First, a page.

In Tajikistan, there are numerous international microcredit organizations that carry out operations either directly by themselves or involve local NGOs as their representatives. In the past ten years, they have achieved a great deal, not only in such areas as microcrediting in order to increase self-employment, and develop micro and small enterprises, but also in disseminating skills and knowledge on the use of micro and small loans. Thus, such organizations have already managed to make an important contribution not only to improve living standards, reduce poverty and unemployment, but also relieve social tension in the country.

In general, the current achievements in Tajikistan are difficult to imagine without the purposeful and regular activities of such organizations, which provide the country a wide range of much needed assistance.

1.44 years
remaining
until 2015

1990 2015
Targets for MDG8
  1. Develop further an open, rule-based, predictable, non-discriminatory trading and financial system
    • Developing countries gain greater access to the markets of developed countries
    • Least developed countries benefit most from tariff reductions, especially on their agricultural products
  2. Address the special needs of least developed countries
    • Net Official development assistance (ODA), total and to the least developed countries, as percentage of OECD/DAC donors' gross national income
    • Proportion of total bilateral, sector-allocable ODA of OECD/DAC donors to basic social services (basic education, primary health care, nutrition, safe water and sanitation)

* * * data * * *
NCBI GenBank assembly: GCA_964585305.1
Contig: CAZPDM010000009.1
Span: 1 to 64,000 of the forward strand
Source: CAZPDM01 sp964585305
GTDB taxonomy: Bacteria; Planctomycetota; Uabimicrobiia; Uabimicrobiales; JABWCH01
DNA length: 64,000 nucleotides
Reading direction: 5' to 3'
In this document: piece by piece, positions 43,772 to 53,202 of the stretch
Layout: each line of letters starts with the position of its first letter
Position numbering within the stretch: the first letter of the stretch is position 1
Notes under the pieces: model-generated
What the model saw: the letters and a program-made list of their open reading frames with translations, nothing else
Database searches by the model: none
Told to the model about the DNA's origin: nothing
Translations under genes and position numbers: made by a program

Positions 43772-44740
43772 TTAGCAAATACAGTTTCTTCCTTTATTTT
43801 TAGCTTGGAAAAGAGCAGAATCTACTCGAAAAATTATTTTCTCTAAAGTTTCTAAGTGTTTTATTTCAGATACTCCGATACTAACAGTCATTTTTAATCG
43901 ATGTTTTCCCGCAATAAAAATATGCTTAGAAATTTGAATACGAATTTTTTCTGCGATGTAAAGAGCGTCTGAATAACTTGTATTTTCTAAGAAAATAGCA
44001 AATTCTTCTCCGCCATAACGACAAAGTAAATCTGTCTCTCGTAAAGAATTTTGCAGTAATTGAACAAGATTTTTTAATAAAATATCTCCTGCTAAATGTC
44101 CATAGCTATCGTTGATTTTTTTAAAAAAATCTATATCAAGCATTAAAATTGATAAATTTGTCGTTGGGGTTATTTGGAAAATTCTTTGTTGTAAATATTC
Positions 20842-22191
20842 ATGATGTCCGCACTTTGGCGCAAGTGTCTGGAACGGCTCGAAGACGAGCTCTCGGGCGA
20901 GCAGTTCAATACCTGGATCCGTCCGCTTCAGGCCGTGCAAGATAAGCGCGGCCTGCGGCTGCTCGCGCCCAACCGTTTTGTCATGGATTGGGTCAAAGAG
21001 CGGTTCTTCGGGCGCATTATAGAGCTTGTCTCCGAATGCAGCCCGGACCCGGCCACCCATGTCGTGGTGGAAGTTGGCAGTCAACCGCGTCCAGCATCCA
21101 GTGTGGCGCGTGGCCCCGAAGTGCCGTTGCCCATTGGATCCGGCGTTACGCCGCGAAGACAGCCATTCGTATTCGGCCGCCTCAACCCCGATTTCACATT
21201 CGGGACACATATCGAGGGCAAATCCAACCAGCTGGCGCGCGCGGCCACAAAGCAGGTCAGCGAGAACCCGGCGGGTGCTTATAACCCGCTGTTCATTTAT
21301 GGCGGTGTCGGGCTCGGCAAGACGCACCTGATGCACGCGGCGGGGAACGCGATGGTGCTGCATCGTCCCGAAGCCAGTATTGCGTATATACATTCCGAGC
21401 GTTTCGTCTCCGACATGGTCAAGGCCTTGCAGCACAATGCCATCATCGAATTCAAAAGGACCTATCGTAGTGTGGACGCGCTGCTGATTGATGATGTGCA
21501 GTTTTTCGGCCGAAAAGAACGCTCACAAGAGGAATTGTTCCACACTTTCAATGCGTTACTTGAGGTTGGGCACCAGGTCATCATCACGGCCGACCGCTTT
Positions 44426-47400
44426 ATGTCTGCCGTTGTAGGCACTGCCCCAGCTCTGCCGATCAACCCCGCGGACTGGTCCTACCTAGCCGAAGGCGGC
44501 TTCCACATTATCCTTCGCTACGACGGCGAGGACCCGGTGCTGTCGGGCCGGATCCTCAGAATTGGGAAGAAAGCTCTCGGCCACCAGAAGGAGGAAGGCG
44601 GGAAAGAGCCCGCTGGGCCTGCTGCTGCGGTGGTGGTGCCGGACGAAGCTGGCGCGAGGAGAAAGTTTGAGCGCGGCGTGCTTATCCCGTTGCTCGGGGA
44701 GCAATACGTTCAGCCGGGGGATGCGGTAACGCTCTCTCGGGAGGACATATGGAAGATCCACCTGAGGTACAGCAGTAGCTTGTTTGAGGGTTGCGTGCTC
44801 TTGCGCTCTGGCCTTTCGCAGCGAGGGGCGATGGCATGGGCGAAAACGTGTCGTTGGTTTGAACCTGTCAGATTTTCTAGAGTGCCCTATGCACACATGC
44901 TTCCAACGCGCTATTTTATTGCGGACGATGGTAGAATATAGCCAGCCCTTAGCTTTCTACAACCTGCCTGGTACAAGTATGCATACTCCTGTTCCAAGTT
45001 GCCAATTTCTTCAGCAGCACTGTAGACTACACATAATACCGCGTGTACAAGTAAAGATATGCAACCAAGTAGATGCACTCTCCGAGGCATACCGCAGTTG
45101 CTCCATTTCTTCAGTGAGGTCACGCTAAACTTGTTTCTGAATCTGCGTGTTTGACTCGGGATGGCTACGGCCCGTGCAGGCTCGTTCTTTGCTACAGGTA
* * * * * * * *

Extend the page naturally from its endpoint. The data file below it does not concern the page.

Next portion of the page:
• Proportion of bilateral official development assistance of OECD/DAC donors that is untied
    • Market access
    • Debt sustainability
  3. Address the special needs of landlocked developing countries and small island developing States
    • Official development assistance (ODA) received in landlocked developing countries as a proportion of their gross national income
    • ODA received in small island developing States as a proportion of their gross national incomes
    • Proportion of bilateral official development assistance of OECD/DAC donors that is untied
    • Market access
    • Debt sustainability
  4. Deal comprehensively with the debt problems of developing countries
    • Total number of countries that have reached their HIPC decision points and number that have reached their HIPC completion points (cumulative)
    • Debt relief committed under HIPC and MDRI Initiatives
    • Debt service as a percentage of exports of goods and services
  5. In cooperation with pharmaceutical companies, provide access to affordable essential drugs in developing countries
    • Proportion of population with access to affordable essential drugs on a sustainable basis
  6. In cooperation with the private sector, make available the benefits of new technologies, especially information and communications
    • Telephone lines per 100 population
    • Cellular subscribers per 100 population
    • Internet users per 100 population